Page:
One recording method that is really helpful is to record the other person's lines, then give yourself however much time you would need to perform your lines/actions before reading the next line. That way you can run your lines with yourself as many times as you need to. It is much better if you actually have someone who can run lines with you though because then they can correct you on the spot if you got anything wrong.


While every method is subjective to the individual actor and their learning style I find it most efficient to associate each line with whatever action you are doing in the scene. This helps to intentionally build your character’s world more, especially in auditions, where you have to imagine it all yourself anyway. As you memorize the lines, practice delivering them with the appropriate emotion and intention. It will help you remember the lines more effectively while simultaneously improving your acting in the scene.


Bonus tips for everyone enjoying that glass of milk I offered:


  • For monologues or scenes that are extra long, try breaking them down into smaller sections and then combining them once you are comfortable with both.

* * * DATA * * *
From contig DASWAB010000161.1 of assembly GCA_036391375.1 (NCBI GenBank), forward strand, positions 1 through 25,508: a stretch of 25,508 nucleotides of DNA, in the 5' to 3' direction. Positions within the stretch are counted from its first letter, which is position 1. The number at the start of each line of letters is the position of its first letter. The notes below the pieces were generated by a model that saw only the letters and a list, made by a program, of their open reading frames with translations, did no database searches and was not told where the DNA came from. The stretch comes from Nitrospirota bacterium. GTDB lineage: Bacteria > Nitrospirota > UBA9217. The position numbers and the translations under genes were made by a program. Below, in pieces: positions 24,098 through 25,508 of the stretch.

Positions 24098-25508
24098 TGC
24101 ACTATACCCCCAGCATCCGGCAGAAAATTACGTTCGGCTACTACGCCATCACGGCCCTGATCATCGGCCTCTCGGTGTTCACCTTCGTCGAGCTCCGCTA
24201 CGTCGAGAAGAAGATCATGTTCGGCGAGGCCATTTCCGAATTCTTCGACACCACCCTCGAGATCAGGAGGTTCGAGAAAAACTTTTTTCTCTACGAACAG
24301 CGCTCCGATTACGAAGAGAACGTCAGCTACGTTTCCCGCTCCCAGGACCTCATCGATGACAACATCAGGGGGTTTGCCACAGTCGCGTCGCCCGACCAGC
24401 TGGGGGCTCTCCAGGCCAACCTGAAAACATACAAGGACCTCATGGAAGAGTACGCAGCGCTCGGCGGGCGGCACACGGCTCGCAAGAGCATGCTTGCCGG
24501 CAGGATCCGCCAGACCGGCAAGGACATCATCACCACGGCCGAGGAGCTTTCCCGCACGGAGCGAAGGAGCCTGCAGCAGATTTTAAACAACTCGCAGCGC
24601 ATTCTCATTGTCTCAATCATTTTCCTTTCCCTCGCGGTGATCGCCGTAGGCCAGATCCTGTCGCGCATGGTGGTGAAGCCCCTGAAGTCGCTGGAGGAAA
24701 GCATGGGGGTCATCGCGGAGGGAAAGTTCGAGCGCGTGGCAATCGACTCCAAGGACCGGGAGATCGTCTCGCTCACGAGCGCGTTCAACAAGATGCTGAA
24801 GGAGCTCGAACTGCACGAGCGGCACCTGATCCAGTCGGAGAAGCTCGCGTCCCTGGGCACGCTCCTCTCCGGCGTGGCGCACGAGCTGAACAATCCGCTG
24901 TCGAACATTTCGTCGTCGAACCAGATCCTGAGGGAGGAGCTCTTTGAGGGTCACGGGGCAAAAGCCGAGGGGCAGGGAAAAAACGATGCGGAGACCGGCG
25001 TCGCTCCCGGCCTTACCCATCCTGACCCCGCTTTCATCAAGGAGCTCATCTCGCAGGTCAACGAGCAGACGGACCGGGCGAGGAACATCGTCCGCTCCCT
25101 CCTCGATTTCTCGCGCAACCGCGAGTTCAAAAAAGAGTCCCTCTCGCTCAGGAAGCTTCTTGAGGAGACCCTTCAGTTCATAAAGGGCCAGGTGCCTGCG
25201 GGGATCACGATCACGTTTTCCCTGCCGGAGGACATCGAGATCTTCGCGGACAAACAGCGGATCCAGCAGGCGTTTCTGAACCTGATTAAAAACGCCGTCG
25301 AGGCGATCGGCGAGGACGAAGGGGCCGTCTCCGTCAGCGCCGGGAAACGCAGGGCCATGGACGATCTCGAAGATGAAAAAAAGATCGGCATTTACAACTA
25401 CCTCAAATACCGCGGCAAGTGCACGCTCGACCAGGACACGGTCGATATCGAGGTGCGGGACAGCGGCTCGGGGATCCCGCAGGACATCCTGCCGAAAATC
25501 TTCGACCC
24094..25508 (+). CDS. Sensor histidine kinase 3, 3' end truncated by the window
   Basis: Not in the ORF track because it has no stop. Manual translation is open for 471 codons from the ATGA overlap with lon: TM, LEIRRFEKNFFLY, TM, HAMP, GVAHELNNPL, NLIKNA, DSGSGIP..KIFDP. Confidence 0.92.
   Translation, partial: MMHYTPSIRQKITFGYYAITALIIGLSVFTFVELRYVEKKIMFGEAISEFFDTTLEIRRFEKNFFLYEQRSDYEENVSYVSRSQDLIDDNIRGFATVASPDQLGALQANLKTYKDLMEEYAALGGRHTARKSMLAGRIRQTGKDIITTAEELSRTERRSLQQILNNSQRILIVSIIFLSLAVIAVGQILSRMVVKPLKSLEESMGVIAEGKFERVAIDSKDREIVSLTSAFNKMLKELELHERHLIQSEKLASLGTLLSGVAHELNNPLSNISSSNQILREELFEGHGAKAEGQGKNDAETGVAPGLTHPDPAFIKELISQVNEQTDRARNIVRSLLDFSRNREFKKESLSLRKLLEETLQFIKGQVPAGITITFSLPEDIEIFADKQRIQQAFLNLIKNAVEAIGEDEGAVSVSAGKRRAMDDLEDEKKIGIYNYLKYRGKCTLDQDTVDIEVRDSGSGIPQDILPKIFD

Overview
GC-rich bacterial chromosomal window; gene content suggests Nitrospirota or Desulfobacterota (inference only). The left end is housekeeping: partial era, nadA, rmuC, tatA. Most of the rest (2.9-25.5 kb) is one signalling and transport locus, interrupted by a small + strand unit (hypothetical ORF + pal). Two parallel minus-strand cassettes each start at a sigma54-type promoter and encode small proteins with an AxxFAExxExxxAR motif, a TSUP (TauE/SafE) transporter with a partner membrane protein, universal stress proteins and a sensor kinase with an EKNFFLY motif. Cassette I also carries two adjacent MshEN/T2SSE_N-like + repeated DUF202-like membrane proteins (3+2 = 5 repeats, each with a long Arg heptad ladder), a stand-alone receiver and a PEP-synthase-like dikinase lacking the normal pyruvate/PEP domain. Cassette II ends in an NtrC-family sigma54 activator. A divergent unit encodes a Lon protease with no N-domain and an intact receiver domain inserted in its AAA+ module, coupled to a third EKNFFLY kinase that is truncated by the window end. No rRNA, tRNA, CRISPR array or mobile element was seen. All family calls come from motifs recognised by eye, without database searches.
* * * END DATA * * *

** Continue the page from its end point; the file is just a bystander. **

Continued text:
• As you practice your lines, make sure you are moving frequently since our directional awareness can affect cognitive recognition. Change up your environment by practicing in different places. A really good way to test yourself once you feel like you have your lines down is to face the mirror and recite your lines all the way through without making any mistakes. Then turn to the right and do it again, but any time you mess up you have to start over again facing the mirror. Once you can correctly make it all the way around, facing every direction without messing up, you're ready to rock and roll!


Daniel Ward is an actor, writer, and contestant finalist of Broadway Bound Live Season 2 and can be contacted on Twitter @wordsofward34 or Instagram @wardledorp